The type and magnitude of specific immune responses is determined by the interaction of antigen-presenting cells such as dendritic cells and macrophages with T and B lymphocytes. However, the effector arms of the immune system depend on interactions of numerous leukocyte subsets. In addition to lymphocytes and macrophages, natural killer
(NK) cells, eosinophils and granulocytes contribute significantly to host resistance to infections.
Macrophages are relatively radioresistant, as are other nondividing cells in the body. Although phagocytic function and migratory activity of the macrophage are resistant to doses of up to 100 Gy (10 000 rad) given to cells in vitro, it is uncertain whether at these doses macrophages maintain their ability to catabolize, degrade, produce antigenic peptides or kill microbial organisms. In general, macrophages are activated following irradiation, as evidenced by enhanced RNA synthesis, enhanced production of cytokines such as IL-1, and increased production and release of lysosomal enzymes.
As in the case of macrophages, the phagocytic ability of polymorphonuclear cells (PMNs) is not decreased by radiation. Moreover, radiation given during or following phagocytosis increases the intracellular killing capacity of these cells. However, radiation results in profound depression of PMN production, due to the destruction of extremely radiosensitive progenitors (D0, the dose of radiation that reduces survival of cells to 37% on the exponential portion of the survival curve, is only
0.9 Gy (90 rad) in mice). Given the short lifespan of mature PMNs, a dose of a few gray (a few hundred rads) leads to greatly reduced numbers of PMNs in the circulation within days after irradiation and results in enhanced susceptibility to infections.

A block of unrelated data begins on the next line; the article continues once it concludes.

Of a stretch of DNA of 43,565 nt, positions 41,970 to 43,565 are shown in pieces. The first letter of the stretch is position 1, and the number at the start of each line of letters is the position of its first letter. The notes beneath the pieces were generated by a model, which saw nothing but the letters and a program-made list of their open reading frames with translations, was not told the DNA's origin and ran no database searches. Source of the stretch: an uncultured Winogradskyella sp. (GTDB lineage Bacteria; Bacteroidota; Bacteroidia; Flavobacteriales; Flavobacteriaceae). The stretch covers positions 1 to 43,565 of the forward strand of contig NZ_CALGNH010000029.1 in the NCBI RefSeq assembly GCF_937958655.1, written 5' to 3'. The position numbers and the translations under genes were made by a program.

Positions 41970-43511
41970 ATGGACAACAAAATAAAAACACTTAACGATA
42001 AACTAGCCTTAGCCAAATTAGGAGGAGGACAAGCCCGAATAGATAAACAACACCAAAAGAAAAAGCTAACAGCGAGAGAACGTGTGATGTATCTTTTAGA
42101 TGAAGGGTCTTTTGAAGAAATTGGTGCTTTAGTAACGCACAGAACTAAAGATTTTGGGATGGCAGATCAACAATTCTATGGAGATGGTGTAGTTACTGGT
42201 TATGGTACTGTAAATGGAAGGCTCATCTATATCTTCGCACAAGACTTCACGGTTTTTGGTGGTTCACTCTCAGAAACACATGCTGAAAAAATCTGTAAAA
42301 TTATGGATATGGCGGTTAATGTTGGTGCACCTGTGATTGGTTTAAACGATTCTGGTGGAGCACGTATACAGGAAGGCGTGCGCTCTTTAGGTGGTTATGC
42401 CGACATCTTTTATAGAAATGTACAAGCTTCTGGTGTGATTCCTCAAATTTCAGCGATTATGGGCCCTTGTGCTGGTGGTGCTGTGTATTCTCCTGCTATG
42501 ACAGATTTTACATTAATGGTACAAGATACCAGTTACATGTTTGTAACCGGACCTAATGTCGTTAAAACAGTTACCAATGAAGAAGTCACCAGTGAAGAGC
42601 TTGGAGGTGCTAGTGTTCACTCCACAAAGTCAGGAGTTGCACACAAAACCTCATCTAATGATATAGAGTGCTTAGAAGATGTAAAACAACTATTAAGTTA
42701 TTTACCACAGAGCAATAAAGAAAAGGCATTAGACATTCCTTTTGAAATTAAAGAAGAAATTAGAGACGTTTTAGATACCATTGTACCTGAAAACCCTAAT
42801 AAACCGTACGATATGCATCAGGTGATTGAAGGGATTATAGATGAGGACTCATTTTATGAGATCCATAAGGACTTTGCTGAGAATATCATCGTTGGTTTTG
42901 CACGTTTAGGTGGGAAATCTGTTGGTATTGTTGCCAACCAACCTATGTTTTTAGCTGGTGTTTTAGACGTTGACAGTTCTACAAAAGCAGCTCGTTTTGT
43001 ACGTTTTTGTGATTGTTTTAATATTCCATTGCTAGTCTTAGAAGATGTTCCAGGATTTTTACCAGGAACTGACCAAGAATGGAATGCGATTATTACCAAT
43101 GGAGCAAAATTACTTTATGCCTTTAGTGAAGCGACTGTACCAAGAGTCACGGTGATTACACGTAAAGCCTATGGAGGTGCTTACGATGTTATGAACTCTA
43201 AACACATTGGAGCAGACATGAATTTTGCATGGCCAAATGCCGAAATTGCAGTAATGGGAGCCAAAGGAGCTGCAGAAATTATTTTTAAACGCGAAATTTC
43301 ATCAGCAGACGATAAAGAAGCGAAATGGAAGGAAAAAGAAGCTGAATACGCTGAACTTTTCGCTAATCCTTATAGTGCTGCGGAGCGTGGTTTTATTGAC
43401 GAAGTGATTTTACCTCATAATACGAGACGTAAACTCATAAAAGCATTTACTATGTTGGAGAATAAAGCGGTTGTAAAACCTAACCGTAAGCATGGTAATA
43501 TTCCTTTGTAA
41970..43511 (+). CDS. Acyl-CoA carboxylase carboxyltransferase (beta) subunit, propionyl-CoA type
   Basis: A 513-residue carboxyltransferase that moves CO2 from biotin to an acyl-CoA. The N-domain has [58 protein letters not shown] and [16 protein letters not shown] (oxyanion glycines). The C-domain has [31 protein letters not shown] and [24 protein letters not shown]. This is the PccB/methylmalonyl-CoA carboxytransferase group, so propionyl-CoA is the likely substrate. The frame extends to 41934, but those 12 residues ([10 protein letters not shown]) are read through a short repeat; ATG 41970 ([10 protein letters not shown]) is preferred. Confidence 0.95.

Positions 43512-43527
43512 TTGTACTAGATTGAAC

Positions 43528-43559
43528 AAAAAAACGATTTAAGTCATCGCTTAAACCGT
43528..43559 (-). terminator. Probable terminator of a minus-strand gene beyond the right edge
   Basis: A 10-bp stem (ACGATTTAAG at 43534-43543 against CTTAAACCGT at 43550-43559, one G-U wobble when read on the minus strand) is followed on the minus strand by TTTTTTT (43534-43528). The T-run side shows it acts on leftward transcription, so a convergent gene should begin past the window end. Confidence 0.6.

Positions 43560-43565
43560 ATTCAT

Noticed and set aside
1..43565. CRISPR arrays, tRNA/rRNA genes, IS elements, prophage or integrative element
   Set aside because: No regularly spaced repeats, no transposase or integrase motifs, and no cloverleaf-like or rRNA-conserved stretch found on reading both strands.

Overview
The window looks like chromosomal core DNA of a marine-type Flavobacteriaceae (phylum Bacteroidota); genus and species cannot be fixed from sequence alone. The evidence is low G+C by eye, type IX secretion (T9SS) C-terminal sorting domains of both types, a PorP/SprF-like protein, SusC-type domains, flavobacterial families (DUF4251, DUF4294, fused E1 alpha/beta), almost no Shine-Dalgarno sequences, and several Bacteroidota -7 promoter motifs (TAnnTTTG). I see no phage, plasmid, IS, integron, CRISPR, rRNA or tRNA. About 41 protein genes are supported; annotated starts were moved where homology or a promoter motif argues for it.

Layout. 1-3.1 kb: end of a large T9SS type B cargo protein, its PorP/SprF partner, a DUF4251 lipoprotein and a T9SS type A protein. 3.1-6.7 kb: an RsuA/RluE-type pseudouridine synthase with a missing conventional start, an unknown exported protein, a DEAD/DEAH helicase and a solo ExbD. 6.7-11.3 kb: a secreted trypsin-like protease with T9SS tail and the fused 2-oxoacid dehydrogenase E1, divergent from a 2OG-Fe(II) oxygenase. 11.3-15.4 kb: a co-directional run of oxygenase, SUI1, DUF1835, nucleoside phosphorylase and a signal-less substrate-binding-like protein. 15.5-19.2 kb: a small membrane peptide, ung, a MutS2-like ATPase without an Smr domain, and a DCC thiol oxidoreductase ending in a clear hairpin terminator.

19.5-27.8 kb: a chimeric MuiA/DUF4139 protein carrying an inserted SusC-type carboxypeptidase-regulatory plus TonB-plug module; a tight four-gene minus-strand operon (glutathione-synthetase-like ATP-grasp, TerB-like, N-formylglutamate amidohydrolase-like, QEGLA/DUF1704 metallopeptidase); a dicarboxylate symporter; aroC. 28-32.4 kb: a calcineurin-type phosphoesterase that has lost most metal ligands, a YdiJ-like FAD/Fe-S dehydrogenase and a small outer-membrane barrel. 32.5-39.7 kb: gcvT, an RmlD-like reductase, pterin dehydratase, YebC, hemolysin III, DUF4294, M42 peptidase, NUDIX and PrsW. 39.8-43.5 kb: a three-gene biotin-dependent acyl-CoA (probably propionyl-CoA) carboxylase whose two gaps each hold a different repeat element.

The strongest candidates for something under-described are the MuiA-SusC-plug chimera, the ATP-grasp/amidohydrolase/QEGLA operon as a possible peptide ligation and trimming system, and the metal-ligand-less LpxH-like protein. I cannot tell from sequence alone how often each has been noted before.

Lymphocytes are unique in that the majority of mature resting lymphocytes die rapidly, within hours, after low doses (0.8-5 Gy (80-500 rad)) of radiation. Lymphocytes stimulated by antigen or mitogen, however, become much more radioresistant and maintain their function and viability even after relatively high doses (e.g. 10 Gy (1000 rad)) of radiation (Table 1). The exact mechanism for such enhanced radioresistance remains unknown, but may be based on altered pathways leading to apoptotosis,
1.e. reduced expression of p53 and/or increased expression of apoptosis-preventing molecules, such as Bcl-2. Alternatively, because mitogen-stimulated lymphocytes contain elevated levels of DNA polymerase and ligase it has been suggested that these cells have an enhanced ability to repair single-strand scissions in DNA.
Table 1 Radiosensitivity of cellular components of the immune system
Type of cell
Macrophages B cells Plasma cells T helper cells T suppressor cells T cytotoxic cells Granulocytes Natural killer cells Hematopoietic precursors
Unprimed 1-2 Gy (100-200 rad) Unprimed 1-5 Gy (100-500 rad) Minority 2-5 Gy (200-500 rad)
Resistant to in vitro doses of 100 Gy (10 000 rad)
60-90 Gy (6000-9000 rad)
Resistant to -50 Gy (several thousand rad)
Resistant to 20 Gy (2000 rad)
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